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Irvin Kershner’s stylish, violent cult thriller—from an original screenplay by John Carpenter—stars iconic star Faye Dunaway as glamorous fashion photographer Laura Mars, who begins to experience horrific visions when she ‘sees’ a series of brutal murders as they happen. (Taken from the official synopsis.)


The Eyes of Laura Mars features a generally pleasing transfer, presumably derived from an older HD master (this appears to be confirmed by the accompanying booklet). It looks every bit the seventies feature film it is, with gritty cinematography and a largely naturalistic colour palette (no orange and teal here). After a slightly shaky start things improve markedly in the detail department, delivering some nice wide shots and genuinely impressive close-ups, although the image is never going to challenge the best the format has to offer. I found the black levels a little milky at times, which in turn has a detrimental effect on contrast, but they’re only truly problematic during a handful of scenes. The quality during the ‘vision’ sequences is somewhat worse than the rest of the film, but this is obviously by design and fairly typical of features of this ilk and era. The image is free from any major film artefacts, doesn’t appear to have been subjected to any egregious digital tinkering, and has a solid encode.


The only available audio option is that of LPCM 1.0 Mono audio, which is to be expected given the film’s age and standing. It’s a perfectly acceptable track overall, although obviously limited by design. With that said, dialogue is always intelligible, never becoming buried under the effects or music. Speaking of which, I was quite pleased to hear some recognisable disco tracks peppered throughout the film, although I suspect those with a lower tolerance for cheese will take a different view.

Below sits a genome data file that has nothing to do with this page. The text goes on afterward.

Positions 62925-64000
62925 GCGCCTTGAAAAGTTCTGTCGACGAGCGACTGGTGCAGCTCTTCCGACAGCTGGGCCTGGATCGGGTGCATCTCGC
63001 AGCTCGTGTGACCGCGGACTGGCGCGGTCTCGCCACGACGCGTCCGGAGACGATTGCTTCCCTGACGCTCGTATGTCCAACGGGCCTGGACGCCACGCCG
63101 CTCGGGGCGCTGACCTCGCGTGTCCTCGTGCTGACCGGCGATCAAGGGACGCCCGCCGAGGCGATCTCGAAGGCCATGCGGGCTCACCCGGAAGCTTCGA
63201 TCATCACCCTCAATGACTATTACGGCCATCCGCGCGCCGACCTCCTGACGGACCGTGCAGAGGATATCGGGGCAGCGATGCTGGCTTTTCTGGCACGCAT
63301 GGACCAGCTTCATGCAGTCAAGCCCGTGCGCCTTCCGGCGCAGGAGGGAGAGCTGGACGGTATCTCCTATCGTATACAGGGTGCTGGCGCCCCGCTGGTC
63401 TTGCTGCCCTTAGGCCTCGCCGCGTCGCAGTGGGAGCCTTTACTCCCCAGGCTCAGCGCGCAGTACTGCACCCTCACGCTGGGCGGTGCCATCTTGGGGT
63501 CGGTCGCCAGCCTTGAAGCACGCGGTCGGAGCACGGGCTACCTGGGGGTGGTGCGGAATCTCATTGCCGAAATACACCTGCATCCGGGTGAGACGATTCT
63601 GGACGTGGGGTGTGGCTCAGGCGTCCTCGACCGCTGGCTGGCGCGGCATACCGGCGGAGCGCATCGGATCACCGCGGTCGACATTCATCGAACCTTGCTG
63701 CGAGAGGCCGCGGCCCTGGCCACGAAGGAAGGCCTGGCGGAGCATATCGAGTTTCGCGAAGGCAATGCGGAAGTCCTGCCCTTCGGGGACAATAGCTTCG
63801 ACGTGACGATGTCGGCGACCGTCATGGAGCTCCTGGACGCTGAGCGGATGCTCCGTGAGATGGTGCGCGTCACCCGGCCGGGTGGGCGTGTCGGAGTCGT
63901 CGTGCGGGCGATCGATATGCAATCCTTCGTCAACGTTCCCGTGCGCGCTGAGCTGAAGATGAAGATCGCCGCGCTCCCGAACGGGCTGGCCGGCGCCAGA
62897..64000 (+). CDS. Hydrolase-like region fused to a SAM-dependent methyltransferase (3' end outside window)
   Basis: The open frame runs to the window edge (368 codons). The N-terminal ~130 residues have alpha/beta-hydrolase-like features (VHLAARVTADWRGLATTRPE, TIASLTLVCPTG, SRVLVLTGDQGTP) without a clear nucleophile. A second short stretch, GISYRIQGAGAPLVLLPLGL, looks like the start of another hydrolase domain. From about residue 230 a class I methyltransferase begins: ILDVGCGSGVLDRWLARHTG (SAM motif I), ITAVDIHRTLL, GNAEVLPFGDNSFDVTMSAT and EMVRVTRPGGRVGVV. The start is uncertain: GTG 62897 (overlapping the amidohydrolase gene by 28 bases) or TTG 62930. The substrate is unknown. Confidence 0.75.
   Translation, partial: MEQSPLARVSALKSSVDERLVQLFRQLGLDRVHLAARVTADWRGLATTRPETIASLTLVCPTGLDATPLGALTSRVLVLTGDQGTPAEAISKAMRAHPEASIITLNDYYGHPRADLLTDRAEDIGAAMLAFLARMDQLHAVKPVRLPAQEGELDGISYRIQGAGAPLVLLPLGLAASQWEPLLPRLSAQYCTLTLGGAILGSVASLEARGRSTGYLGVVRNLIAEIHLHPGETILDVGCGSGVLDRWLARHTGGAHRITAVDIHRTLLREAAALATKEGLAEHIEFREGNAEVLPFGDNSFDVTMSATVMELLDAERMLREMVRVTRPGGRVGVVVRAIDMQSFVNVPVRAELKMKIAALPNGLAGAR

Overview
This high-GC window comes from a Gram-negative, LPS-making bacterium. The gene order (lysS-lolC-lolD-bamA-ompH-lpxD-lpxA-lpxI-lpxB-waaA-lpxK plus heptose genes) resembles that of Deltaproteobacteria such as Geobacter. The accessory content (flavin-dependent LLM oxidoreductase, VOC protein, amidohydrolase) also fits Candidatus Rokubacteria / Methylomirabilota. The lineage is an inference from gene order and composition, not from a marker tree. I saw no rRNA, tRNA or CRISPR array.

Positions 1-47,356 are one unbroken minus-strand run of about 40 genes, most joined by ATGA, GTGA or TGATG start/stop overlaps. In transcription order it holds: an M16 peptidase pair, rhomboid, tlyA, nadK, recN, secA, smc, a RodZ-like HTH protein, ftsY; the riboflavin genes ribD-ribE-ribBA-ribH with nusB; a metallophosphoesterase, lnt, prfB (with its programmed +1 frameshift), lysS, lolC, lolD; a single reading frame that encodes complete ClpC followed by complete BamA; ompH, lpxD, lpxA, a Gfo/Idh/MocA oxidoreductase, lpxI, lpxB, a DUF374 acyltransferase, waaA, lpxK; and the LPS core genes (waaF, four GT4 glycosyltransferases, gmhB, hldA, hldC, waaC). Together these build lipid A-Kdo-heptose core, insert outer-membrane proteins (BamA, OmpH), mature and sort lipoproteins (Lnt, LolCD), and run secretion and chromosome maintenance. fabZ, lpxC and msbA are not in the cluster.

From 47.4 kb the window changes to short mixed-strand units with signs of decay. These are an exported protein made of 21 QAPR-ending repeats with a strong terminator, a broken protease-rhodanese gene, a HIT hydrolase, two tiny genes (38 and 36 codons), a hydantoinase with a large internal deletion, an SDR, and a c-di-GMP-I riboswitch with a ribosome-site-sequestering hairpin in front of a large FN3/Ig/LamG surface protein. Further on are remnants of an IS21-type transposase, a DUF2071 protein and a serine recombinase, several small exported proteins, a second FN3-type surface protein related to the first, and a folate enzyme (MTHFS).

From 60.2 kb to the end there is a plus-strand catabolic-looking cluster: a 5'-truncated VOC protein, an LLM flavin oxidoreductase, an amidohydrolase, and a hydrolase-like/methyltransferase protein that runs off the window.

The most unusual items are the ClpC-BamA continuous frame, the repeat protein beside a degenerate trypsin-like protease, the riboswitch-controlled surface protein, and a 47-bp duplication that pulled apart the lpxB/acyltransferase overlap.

As with the majority of its releases, Powerhouse has assembled a solid collection of bonus material for this edition of the film, details of which can be found below:

  • Audio commentary with director Irvin Kershner
  • The Eyes Have It: an appreciation by critic Kat Ellinger
  • Visions: original 'making of' documentary
  • Eyes on Laura Mars: on-set photography with commentary
  • Original theatrical trailer
  • David DeCoteau trailer commentary: a short critical appreciation
  • Image gallery: on-set and promotional photography
  • Limited edition exclusive booklet with a new essay by Rebecca Nicole Williams, an overview of contemporary critical responses, and historic articles on the film


Originating from a script by John Carpenter (yes, that John Carpenter), The Eyes of Laura Mars is a competent, if unspectacular thriller with Giallo leanings. Unfortunately the film’s biggest mysteries—the identity of the killer and the origin of Laura’s bizarre visions—are either too easy to deduce or remain unexplored, which results in a largely unsatisfying experience.

On a technical level this is another capable catalogue release from Powerhouse’s Indicator label, offering a pleasing audio-visual experience and a fair assortment of complimentary bonus material. I’ll wager that it’s probably the best the film has looked and sounded on a home format by quite some margin, which should please its fans.

* Note: The images below are taken from the Blu-ray release and resized for the page. Full-resolution captures are available by clicking individual images, but due to .jpg compression they are not necessarily representative of the quality of the transfer.

 Eyes of Laura Mars, The
 Eyes of Laura Mars, The
 Eyes of Laura Mars, The
 Eyes of Laura Mars, The
 Eyes of Laura Mars, The
 Eyes of Laura Mars, The
 Eyes of Laura Mars, The
 Eyes of Laura Mars, The